Politics & Policy

The Republican Field: Is This It?

There’s a lot of talent in the Republican field. But is there anyone electable?

How’s this for an impressive Republican lineup?

A likable former governor and TV personality; a two-term governor with an unmatched fiscal record; another former governor with the best education-reform credentials in the country; a rising star in the House; and a photogenic senator from the heartland.

They are Mike Huckabee, Mitch Daniels, Jeb Bush, Mike Pence, and John Thune. The Republicans sitting out the 2012 nomination battle would themselves make a formidable field. Indeed, more formidable than the actual entrants. The hottest place to be in Republican politics right now is sitting on the sidelines.

#ad#With Governor Daniels deciding over the weekend not to run, it is slowly dawning on the Republican mind that the party’s choice may effectively come down to Mitt Romney or Tim Pawlenty. This prospect produces a range of emotions running from disappointment to panic.

Former Massachusetts governor Romney is next in line, an advantageous place to be in a party that traditionally chooses its candidates like the guy behind the counter in a deli — take a number and wait. If Romney wins the nomination, it will probably be a victory in the tradition of GOP front-runners Bob Dole and John McCain, who got the party’s nod out of sheer reflex or the lack of more appealing choices.

Former Minnesota governor Pawlenty makes sense on paper. He compiled a conservative record as governor of a Democratic state, and he comes from the upper Midwest, an area where Republicans have growth potential. But nominations aren’t won on paper. Pawlenty will have to energize GOP voters without being too obviously false to his mild-mannered persona.

Jon Huntsman is the other candidate with credentials usually associated with a presidential nominee — former governor and former ambassador. He was President Obama’s ambassador to China, though, and he spent much of his Utah governorship lecturing the party to be less conservative on fashionable issues such as the environment and gay rights. That he is now being mentioned as a top-tier candidate is commentary on the weakness of that tier.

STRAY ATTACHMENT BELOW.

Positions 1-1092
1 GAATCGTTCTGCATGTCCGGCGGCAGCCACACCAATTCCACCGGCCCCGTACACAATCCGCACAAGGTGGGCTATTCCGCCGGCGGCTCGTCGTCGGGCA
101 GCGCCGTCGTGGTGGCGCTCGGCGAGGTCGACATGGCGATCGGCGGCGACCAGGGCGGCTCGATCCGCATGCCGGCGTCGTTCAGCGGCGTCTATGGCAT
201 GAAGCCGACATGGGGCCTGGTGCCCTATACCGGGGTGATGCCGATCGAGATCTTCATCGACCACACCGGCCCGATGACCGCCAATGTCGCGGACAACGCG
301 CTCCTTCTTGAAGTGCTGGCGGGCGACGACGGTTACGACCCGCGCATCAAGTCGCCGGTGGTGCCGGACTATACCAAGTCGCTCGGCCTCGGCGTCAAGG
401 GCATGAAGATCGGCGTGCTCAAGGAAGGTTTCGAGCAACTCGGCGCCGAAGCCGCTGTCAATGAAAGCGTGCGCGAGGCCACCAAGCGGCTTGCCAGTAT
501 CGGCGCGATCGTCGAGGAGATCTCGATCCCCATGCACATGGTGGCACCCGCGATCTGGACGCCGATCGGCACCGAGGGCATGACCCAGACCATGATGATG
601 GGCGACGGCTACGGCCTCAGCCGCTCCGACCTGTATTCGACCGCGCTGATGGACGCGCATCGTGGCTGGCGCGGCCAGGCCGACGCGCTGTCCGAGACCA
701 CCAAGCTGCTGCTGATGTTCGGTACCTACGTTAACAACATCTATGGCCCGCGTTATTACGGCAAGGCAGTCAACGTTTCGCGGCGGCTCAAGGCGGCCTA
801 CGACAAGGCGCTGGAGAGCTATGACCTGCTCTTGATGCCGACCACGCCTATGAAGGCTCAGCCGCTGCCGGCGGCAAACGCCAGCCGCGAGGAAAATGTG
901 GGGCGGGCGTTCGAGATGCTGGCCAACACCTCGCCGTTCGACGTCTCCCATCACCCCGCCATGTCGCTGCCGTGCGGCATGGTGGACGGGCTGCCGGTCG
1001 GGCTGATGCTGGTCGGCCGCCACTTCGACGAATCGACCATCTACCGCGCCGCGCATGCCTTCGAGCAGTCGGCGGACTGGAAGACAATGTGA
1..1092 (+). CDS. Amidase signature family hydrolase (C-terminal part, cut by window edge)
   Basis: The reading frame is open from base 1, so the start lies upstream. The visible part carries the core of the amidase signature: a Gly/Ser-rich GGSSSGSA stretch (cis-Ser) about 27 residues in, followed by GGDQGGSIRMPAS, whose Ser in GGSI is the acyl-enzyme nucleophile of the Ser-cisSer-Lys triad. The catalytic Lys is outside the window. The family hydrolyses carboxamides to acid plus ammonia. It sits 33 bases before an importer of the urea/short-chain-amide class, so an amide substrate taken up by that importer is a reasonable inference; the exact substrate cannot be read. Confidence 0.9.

Minnesota representative Michele Bachmann will probably run and generate excitement in Howard Dean style as the candidate of “the conservative wing of the Republican party.” Like another compelling grassroots candidate, Pat Buchanan, she’s more likely to be a glorious cause than an eventual nominee. Herman Cain is a big, appealing personality but has never held elective office. Former Pennsylvania senator Rick Santorum lost his job by 18 points in 2006. Newt Gingrich is running around his launching pad in a flame-retardant suit trying to douse the fire.

Which is why the party turns its lonely eyes to New Jersey governor Chris Christie and Wisconsin representative Paul Ryan. Christie has grappled with his state’s fiscal problems with brio. He’s fresh and unconventional, at a time of exhaustion with politics as usual. Yet the moment he even dips his toe in the presidential waters, his standing will decline among New Jersey voters, who will feel jilted. If he makes the plunge, he’d be staking his career on a late entrance and victory in New Hampshire, where there’s no guarantee he’d sell the way he does in the Garden State.

Among the crop of candidates and potential candidates, Ryan has the profile most similar to that of the Barack Obama of 2007 as he prepared to take his party by storm. Ryan, too, is an implausible candidate; no one has won the presidency from the House since 1880. He, too, is young, talented and winsome, and captures something important in the zeitgeist of his party. But he just ascended to the Budget Committee chairmanship, from which he is already defining the national debate. There’s one quality that unites all the declared or likely candidates so far: They have nothing to lose.

Every nomination fight produces surprises and dark horses, a John McCain in 2000, a Mike Huckabee in 2008. As their field emerges into the cold light of day, Republicans are desperate to be surprised.

Rich Lowry can be reached via e-mail at comments.lowry@nationalreview.com. © 2011 by King Features Syndicate

Rich Lowry is the editor of National Review. He can be reached via email: comments.lowry@nationalreview.com. 

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